I. W. Harper History website tells us that Isaac Wolfe Bernheim was born in Germany in 1848, and by 1867 had arrived in New York at the age of 19 and with only 4 American dollars in his pocket . Somehow he made his way to Wilkes-Barre, Pennsylvania, where he became a peddler of what was known as “Yankee Notions,” an assortment of merchandise. The frugal Dutch occupants of the area provided him a steady business. Soon he was able to purchase a wagon and a horse, but when the horse died unexpectedly, he took a job in a general store in Paducah, Kentucky, owned by two uncles. Three months later, he became a bookkeeper at a wholesale liquor business.
He saved enough money to bring his brother Bernard to the United States and gladly relinquished the bookkeeping job to him. Isaac went out on the road again to represent the company as a traveling salesman. Denied a promised partnership after years of work at the firm, I.W. Bernheim and his brother Bernard set off on their own, and a legend began. With the purchase of one barrel of whiskey they created a business in the back room of a wholesale grocery store. I.W. HARPER bourbon takes root as Isaac Wolfe and Bernard Bernheim along with silent partner Eldrige Palmer start Bernheim Bros. distillery in Paducah, Kentucky, with $3200.
One of their salesmen was named Harper. This Harper fellow was so well liked by his customers that they referred to the whiskey as “Mr. Harper’s whiskey.” In 1872, when the Bernheims decided to name their choicest whiskey, they took Isaac’s initials (I. W.) and Harper’s last name. The I. W. Harper brand had its name and the I.W. HARPER trademark.
I.W. HARPER was duly recognized with numerous gold medals throughout the late 1800s and early 1900s—most famously taking the Gold Medal at the Chicago World’s Fair of 1893.
The Bernheim Brothers thrived during Prohibition as one of only ten distilleries allowed to legally produce for medicinal purposes. Though I.W. HARPER bourbon was not one of these medicinal whiskies, the brand still endured. The I.W. HARPER 1928 Ford Model A, located at the Stitzel-Weller Distillery in Louisville, Kentucky, gives a nod to the brand’s premium quality withstanding the test of time.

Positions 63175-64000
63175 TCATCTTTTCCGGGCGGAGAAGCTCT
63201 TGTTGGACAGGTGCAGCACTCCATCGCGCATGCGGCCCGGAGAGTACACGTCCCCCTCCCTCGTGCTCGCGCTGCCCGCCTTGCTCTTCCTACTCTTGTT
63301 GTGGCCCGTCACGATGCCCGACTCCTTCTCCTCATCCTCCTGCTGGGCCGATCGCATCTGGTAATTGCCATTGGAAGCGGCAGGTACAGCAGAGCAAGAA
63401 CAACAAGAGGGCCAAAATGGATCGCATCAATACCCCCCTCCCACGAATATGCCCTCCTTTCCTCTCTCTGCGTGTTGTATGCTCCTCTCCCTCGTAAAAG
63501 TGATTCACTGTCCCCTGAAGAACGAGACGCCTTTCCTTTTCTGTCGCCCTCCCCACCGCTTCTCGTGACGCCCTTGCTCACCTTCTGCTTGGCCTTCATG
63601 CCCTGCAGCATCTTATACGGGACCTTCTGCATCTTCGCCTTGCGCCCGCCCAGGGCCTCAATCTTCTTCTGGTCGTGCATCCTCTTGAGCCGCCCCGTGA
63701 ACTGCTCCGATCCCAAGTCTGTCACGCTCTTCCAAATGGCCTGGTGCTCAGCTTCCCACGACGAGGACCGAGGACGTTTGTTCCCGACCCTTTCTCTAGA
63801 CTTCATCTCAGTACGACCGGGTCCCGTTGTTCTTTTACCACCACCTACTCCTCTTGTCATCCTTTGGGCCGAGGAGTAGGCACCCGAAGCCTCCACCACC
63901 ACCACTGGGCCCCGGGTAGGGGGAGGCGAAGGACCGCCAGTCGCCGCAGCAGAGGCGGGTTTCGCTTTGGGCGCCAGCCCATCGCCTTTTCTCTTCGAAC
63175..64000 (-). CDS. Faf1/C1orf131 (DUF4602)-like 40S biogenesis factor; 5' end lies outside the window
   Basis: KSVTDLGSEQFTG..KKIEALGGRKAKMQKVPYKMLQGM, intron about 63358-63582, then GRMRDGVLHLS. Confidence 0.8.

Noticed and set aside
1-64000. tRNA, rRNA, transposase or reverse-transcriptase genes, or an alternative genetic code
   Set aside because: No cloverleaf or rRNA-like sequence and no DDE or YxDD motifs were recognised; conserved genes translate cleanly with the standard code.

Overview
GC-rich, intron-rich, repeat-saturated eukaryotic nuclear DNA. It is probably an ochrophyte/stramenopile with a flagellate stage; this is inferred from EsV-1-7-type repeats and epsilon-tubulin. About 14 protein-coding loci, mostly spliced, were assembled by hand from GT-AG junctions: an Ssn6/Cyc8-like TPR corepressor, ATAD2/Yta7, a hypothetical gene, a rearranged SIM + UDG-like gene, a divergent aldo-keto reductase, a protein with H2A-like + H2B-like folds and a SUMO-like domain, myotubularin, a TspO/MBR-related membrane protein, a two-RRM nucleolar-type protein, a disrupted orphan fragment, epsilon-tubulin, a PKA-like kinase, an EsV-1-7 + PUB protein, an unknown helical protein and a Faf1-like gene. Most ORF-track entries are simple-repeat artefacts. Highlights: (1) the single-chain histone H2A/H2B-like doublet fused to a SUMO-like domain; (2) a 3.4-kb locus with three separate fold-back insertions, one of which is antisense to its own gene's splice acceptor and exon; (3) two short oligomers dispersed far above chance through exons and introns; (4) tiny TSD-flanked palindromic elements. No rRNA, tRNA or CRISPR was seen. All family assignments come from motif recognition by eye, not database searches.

I.W. HARPER bourbon advertising becomes a testament to its refined reputation, while I.W. Bernheim continues even in his final years to pursue innovation—fine-tuning I.W. HARPER’s boiler to reduce the density of the smoke from its power plant by 65%, which improves the rich flavor of the whiskey.
I.W. Bernheim passes away in 1945 and is buried in his other passion project, the Bernheim Forest, located in Clermont, Kentucky.
The Bourbon Review from 10 March 2015 tells us, “After being unavailable in the U.S. for 20 years, Diageo has decided to bring back the historical I.W. Harper label stateside this spring. They are planning to roll out a permanent brand line under I.W. Harper Kentucky Straight Bourbon Whiskey, along with a limited edition release that carries the same name but with different packaging and a 15-year-old age statement.
“According to Diageo, both Bourbons were recently aging at their Stitzel-Weller Distillery warehouses, but the whiskies used were distilled at the New Bernheim Distillery. Their facility in Tullahoma, Tennessee bottled these Bourbons; the same place their Orphan Barrel releases have been bottled.
“In the mid 1990’s, I.W. Harper was pulled out of the U.S. market and offered only in Asia; primarily Japan. The regular I.W. Harper will be bottled at 82 proof and have a suggested retail of $34.99, while the 15-year limited release comes in at 86 proof and a $75 price tag.”